Be pure, don’t be so uptight, smile more, wear makeup, men don’t like women who try too hard, save yourself, don’t be a prude, be dirty, be innocent.”

Endure the pain.

Don’t complain.

Be nothing. Be less than nothing.

Be a lady they said.

Intersectionality is like a song that never ends:

The two pieces of literature reveal that no matter what a woman chooses to do she will be shamed yet glorified, questioned but supported and ultimately powerful and powerless at the same time. However, this is when an intersectional framework is needed to point out the effects of not only being a woman, but a woman of color, who will end up facing double oppression. As Kimberly Crenshaw states “We’ve got to be open to looking at all of the ways our systems reproduce these inequalities, and that includes the privileges as well as the harms” (Crenshaw).

Intersectionality in feminism is understanding that a woman of color is experiencing overlapping oppression, which Patricia Collins shows in her article “Black feminist Thought in the Matrix of Domination.” Her focus on knowledge being a vital factor for social change underscores my argument of the importance of intersectionality. Intersectionality within feminism is best explained as “Viewing the world through a both/and conceptual lens of the simultaneity of race, class, and gender oppression and of the need for a humanist vision of community creates new possibilities for an empowering Afrocentric feminist knowledge” (Collins). Understanding the interlocking systems of oppression proves once again proves the correlation to double standards that women face and the perpetual war of inequality.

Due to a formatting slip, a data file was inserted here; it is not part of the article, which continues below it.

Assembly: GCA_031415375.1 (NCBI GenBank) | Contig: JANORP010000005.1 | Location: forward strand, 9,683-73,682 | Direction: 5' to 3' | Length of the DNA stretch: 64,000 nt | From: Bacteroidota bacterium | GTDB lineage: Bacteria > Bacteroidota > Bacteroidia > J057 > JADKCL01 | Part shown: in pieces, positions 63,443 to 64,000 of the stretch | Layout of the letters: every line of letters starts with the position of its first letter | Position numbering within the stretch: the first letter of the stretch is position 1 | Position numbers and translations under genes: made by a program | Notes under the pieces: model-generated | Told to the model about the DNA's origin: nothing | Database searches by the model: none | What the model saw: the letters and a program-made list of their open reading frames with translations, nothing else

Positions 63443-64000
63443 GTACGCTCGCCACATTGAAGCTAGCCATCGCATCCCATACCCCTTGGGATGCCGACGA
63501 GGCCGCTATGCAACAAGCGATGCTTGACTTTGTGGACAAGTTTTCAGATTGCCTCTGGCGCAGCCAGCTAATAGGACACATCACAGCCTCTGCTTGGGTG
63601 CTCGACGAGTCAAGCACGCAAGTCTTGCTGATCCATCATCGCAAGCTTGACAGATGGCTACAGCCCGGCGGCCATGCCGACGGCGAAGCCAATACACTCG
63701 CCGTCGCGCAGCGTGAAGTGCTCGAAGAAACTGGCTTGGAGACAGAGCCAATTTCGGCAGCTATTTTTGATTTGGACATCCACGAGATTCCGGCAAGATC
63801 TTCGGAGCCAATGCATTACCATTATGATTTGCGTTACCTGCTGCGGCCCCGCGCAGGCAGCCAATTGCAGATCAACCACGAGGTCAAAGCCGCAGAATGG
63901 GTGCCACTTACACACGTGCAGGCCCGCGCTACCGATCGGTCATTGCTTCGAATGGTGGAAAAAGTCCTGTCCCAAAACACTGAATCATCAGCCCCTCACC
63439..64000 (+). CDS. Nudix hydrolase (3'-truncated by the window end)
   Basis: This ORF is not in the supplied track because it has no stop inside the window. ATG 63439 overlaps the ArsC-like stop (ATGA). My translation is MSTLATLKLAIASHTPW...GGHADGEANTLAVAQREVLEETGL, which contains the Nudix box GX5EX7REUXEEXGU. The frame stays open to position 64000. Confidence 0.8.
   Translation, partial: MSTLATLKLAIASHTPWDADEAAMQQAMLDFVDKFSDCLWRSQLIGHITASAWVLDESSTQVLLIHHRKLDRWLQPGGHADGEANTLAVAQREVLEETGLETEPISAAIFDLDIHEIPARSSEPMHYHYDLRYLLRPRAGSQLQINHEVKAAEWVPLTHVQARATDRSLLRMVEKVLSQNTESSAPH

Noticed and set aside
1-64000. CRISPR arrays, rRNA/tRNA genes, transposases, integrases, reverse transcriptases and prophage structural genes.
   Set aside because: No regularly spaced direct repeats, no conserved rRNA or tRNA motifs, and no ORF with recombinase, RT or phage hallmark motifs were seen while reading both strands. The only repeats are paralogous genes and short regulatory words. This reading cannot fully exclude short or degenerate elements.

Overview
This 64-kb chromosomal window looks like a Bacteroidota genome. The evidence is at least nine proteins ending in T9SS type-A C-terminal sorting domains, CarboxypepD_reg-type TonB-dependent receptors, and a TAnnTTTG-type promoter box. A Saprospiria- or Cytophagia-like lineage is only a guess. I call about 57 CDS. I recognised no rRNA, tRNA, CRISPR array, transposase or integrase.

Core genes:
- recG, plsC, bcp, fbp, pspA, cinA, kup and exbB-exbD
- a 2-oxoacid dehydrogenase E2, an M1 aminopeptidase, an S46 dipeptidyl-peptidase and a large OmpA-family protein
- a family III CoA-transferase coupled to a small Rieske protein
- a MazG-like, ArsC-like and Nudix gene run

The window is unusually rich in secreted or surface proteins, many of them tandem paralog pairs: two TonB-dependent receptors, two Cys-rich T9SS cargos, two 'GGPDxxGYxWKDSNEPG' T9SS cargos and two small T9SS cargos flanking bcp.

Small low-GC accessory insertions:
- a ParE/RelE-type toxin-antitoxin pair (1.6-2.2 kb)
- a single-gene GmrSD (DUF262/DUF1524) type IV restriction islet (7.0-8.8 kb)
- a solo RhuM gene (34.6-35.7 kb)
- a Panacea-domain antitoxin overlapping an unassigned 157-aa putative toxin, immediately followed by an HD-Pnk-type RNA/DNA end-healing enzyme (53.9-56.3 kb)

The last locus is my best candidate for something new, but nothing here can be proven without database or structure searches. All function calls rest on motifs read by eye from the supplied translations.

Man, vs Man/ Woman vs Woman  

Women vs Society

Be a lady they said.




Works Cited

Be a Lady They Said – Girls. Girls. Girls. Magazine – Youtube. https://www.youtube.com/watch?v=z8ZSDS7zVdU.

“Excerpt from ‘The Feminine Mystique’.” The New York Times, The New York Times, 5 Feb. 2006, https://www.nytimes.com/2006/02/05/us/excerpt-from-the-feminine-mystique.html.

“Intersectional Feminism: What It Means and Why It Matters Right Now.” UN Women, https://www.unwomen.org/en/news/stories/2020/6/explainer-intersectional-feminism-what-it-means-and-why-it-matters.

Steiner, Leslie Morgan. Mommy Wars: Stay-at-Home and Career Moms Face Off on Their Choices, Their Lives, Their Families. Random House Trade Paperbacks, 2007.

One thought on “The perpetual war of being a woman.

  1. Hilarie Ashton


    What a thoughtful and sharp essay. I know how hard you thought about the non-traditional aspects of your structure, and they work really well, especially the little one line interjections — it’s almost like you’re using the voice of the patriarchy to help subvert itself. (And what a firmly stated, evocative title!)

    You do a particularly good job weaving the framework of intersectionality into your analysis, and punctuating it with Crenshaw’s and Hill Collins’ words (which a lot of people who write about intersectionality fail to do!)

    There are a couple of places I would flag where more elaboration would help get your point across, especially to a general reader, like the use of “inconsistencies” in your first graf. But overall great work here — and a pleasure to read!

    I’m looking forward to your final projects!

    Prof. A